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Sequences and Series

# Sequences and Series

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04/19/2013

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2 Sequences and series
We will ﬁrst deal with sequences, and then study inﬁnite series in terms of the associated sequence of partial sums.
2.1 Sequences
By a
sequence
, we will mean a collection of numbers
a
1
,a
2
,a
3
,...,a
n
,a
n
+1
,...,
which is indexed by the set
N
of natural numbers. We will often denote itsimply as
{
a
n
}
.A simple example to keep in mind is given by
a
n
=
1
n
, which appears todecrease towards zero as
n
gets larger and larger. In this case we would liketo have 0 declared as the
limit of the sequence
. A quick example of a sequencewhich does not tend to any limit is given by the sequence
{
1
,
1
,
1
,
1
,...
}
,because it just oscillates between two values; for this sequence,
a
n
= (
1)
n
+1
,which is certainly bounded.
Deﬁnition 2.1
A sequence
{
a
n
}
is said to converge, i.e., have a limit
A
,iﬀ for any
ε >
0
there exists
=
(
ε
)
>
0
s.t. for all
n
we have
|
a
n
A
|
< ε
. Notation:
lim
n
→∞
a
n
=
A
, or
a
n
A
as
n
→ ∞
.Two Remarks
:(i) It is immediate from the deﬁnition that for a sequence
{
a
n
}
to converge,it is
necessary
that it be bounded. However, it is
not suﬃcient
, i.e.,
{
a
n
}
could be bounded without being convergent. Indeed, look at theexample
a
n
= (
1)
n
+1
considered above.(ii) It is only the
tail
of the sequence which matters for convergence. Oth-erwise put, we can throw away any number of the terms of the sequenceoccurring at the beginning without upsetting whether or not the laterterms bunch up near a limit point.
Lemma 2.2
If
lim
n
→∞
a
n
=
A
and
lim
n
→∞
b
n
=
B
, then
1

1)
lim
n
→∞
(
a
n
+
b
n
) =
A
+
B
2)
lim
n
→∞
(
ca
n
) =
cA
, for an
c
R
3)
lim
n
→∞
a
n
b
n
=
AB
4)
lim
n
→∞
a
n
/b
n
=
A/B
, if
B
̸
= 0
.
Proof of 1)
For any
ε >
0, choose
1
and
2
so that for
n
1
1
,
n
2
2
,
|
a
n
1
A
|
< ε/
2,
|
b
n
B
|
< ε/
2. Then for
n
max
{
1
,
2
}
, wehave
|
a
n
+
b
n
A
B
|
<
ε
2
+
ε
2
=
ε.
Hence
A
+
B
is the limit of
a
n
+
b
n
as
n
→ ∞
.
2
Proofs of the remaining three assertions are similar. For the last one,note that since
{
b
n
}
converges to a non-zero number
B
, eventually all theterms
b
n
will necessarily be non-zero, as they will be very close to
B
. So, inthe sequence
a
n
/b
n
, we will just throw away some of the initial terms when
b
n
= 0, which doesn’t aﬀect the limit as the
b
n
occurring in the tail will allbe non-zero.
2
Example
: We have lim
n
→∞
1
n
= 0. Indeed, given
ε >
0, we may choosean
N
such that
N >
1
ε
, because
N
is unbounded. This implies that for
n
, we have
|
1
n
0
|
1
< ε
. Hence
{
1
n
}
converges to 0.
2
Deﬁnition
A sequence is said to be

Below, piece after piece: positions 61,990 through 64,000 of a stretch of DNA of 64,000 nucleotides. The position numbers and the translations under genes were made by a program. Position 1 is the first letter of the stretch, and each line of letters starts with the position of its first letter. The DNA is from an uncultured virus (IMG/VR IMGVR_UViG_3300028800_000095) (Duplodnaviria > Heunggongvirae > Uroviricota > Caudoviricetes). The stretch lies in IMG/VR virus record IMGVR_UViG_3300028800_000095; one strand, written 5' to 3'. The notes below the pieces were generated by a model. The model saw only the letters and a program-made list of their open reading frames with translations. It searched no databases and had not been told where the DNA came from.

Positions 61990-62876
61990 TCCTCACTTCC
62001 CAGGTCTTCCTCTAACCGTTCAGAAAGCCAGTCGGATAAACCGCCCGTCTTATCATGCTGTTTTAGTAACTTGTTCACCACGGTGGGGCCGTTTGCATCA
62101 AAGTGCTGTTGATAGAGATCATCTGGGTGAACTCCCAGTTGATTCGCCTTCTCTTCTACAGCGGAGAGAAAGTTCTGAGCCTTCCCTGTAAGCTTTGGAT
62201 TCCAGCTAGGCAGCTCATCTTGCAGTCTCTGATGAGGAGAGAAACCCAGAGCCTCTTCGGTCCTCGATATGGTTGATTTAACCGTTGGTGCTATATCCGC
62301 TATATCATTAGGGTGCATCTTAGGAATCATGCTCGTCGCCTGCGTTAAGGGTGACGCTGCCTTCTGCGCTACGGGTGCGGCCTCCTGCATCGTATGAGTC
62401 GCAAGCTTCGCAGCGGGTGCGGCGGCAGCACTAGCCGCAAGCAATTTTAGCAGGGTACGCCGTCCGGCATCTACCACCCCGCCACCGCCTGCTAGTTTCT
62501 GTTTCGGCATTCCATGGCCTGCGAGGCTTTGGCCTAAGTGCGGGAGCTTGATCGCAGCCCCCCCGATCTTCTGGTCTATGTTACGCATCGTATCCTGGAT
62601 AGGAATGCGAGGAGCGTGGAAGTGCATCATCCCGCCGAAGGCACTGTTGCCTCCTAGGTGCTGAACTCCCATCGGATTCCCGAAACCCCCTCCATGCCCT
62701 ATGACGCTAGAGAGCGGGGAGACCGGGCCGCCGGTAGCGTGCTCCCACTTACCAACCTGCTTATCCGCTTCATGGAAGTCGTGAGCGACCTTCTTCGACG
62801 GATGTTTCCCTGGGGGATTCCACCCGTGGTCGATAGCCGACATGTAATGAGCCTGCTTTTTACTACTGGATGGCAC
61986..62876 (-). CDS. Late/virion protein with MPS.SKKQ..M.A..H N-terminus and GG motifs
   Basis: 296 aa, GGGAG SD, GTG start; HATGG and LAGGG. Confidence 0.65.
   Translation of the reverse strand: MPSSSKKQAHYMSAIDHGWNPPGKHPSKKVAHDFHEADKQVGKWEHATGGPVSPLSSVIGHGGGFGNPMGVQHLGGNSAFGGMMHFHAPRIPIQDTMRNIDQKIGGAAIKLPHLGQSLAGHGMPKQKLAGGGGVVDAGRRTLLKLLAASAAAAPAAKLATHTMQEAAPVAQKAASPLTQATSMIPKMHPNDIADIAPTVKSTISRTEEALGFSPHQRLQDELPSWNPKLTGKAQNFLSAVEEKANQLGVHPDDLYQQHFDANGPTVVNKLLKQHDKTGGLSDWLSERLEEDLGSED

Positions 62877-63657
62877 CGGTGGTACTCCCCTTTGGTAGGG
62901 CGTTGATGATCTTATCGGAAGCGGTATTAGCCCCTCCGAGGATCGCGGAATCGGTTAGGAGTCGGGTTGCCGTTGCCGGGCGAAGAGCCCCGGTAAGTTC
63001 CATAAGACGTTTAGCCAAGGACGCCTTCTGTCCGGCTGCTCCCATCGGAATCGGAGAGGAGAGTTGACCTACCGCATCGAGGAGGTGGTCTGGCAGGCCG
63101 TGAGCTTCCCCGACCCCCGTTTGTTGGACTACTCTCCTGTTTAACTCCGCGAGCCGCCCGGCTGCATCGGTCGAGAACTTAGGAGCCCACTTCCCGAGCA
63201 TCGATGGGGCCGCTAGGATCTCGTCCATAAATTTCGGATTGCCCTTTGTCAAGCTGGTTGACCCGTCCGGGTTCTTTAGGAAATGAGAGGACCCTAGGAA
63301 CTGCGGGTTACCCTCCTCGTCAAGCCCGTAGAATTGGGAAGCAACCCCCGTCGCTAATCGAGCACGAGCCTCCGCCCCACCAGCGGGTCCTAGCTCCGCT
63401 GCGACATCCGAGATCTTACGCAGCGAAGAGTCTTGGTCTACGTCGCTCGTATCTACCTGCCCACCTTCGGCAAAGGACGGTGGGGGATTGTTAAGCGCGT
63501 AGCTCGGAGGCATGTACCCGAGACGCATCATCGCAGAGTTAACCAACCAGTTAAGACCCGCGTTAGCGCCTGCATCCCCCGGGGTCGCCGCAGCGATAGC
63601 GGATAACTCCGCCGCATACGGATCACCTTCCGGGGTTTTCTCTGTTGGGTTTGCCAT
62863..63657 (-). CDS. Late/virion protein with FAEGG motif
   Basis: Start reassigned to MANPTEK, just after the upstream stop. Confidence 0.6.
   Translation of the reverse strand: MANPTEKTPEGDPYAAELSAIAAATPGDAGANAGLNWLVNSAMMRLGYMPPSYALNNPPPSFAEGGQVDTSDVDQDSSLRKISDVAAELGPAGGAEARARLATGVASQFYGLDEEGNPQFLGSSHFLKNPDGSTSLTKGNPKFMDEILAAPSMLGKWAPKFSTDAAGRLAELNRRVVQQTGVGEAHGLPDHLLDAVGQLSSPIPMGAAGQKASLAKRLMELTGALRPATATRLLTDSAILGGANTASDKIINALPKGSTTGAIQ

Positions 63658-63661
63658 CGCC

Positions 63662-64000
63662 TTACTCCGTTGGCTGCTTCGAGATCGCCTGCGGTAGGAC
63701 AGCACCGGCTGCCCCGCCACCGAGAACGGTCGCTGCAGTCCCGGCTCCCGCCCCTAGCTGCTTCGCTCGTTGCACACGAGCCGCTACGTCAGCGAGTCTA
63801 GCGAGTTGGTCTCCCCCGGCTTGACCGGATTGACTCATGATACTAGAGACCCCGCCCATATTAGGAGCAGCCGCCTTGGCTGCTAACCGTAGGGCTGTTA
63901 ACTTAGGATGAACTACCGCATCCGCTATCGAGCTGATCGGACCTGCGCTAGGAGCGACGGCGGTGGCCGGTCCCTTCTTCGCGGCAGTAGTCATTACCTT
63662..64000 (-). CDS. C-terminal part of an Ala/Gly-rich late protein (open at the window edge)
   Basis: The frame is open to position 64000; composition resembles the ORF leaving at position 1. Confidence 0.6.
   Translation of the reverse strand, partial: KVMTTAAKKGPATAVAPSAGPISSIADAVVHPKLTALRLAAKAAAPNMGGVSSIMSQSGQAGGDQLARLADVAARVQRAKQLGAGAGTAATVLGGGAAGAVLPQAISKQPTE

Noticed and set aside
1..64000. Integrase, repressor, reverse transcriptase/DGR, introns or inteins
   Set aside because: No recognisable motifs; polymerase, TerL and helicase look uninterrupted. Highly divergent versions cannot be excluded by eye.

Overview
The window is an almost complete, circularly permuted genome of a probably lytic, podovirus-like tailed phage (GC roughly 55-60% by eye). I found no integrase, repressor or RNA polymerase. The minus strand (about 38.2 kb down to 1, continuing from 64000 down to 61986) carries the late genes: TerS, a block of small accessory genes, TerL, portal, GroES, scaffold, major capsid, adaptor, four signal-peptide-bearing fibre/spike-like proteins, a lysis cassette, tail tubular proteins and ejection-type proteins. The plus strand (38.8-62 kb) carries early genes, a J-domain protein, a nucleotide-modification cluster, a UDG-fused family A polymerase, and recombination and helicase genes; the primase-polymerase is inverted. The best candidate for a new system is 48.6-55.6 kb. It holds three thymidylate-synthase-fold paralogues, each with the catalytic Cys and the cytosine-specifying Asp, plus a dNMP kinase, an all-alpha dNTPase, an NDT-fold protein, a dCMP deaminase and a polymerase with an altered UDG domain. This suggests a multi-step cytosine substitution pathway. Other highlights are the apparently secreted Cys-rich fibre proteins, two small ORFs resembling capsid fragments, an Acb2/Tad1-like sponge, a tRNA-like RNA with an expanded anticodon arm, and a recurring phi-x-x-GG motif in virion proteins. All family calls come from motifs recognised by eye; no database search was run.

monotone increasing
, denoted
a
n
,if
a
n
+1
a
n
for all
n
1, and
monotone decreasing
, denoted
a
n
, if
a
n
+1
a
n
for
n
1. We say
{
a
n
}
is monotone (or monotonic) if it is of oneof these two types.
Theorem 2.3
A bounded, monotonic sequence converges.
Proof
. Assume bounded and
a
n
. Let
A
= sup
{
a
n
}
. (We write
sup
for
supremum
, which is the same as the least upper bound, and
inf
for
inﬁmum
,which is the greatest lower bound.) For any
ε >
0,
A
ε
is not an upperbound
a
> A
ε
. But
a
n
a
for
n
ε < a
n
A
0 for all
n
. Hence
{
a
n
}
converges with limit
A
.If
{
a
n
}
is (bounded and) monotone decreasing, then look at
{
b
n
}
, with
b
n
=
a
n
. Then this new sequence is monotone increasing and has a limit
B
, which is the sup of
{
b
n
}
. Then
A
=
B
is the inf of
{
a
n
}
, and
a
n
A
as
n
→ ∞
.2

2
Example
: lim
n
→∞
12
n
= 0. Indeed, the sequence is bounded and mono-tone decreasing, hence
A
such that lim
n
→∞
1
/
2
n
=
A
. Note that if wemultiply the terms of the sequence by 2, then this new sequence also con-verges to
A
. On the other hand, by Lemma 1.2, part 2), this limit should be2
A
. Then 2
A
=
A
, implying that
A
= 0.
2
This example is a special case of a more general phenomenon:
Lemma 2.4
Let
y
be a positive real number. The
{
y
n
}
is unbounded if
y >
1
, while
lim
n
→∞
y
n
= 0 i
y <
1
.
Proof of Lemma
. Suppose
y >
1. Write
y
= 1 +
t
with
t >
0. Thenby the binomial theorem (which can be proved by induction),
y
n
= (1 +
t
)
n
=
n
k
=0
(
nk
)
t
k
,
which is
1 +
nt
(as
t >
0). Since 1 +
nt
is unbounded, i.e, larger than anynumber for a big enough
n
,
y
n
is also unbounded.Now let
y <
1. Then
y
1
is
>
1 and hence
{
y
n
}
is unbounded. Thisimplies that, for any
ϵ >
0,
y
n
is
< ϵ
for large enough
n
. Hence the sequence
y
n
converges to 0.
2
As an exercise, try to extend this Lemma and prove that for any
y
R
with
|
y
|
<
1, the sequence
{
y
n
}
converges to 0.Here is an example. Deﬁne a sequence
{
s
n
}
by putting
s
n
= 1 +11!+12!+
...
+1(
n
1)!
.
It is not hard to see that this sequence is bounded. Try to give a proof.(In fact one can show that it is bounded by 3, but we do not need the bestpossible bound at this point.) Clearly,
s
n
+1
> s
n
, so the sequence is alsomonotone increasing. So we may apply Theorem 1.3 above and concludethat it converges to a limit
e
, say, in
R
. But it should be remarked that onecan show with more work that
e
is irrational. So there is a valuable lessonto be learned here. Even though
{
a
n
}
is a bounded, monotone sequence of rational numbers, there is no limit in
Q
; one has to go to the enlarged numbersystem
R
.3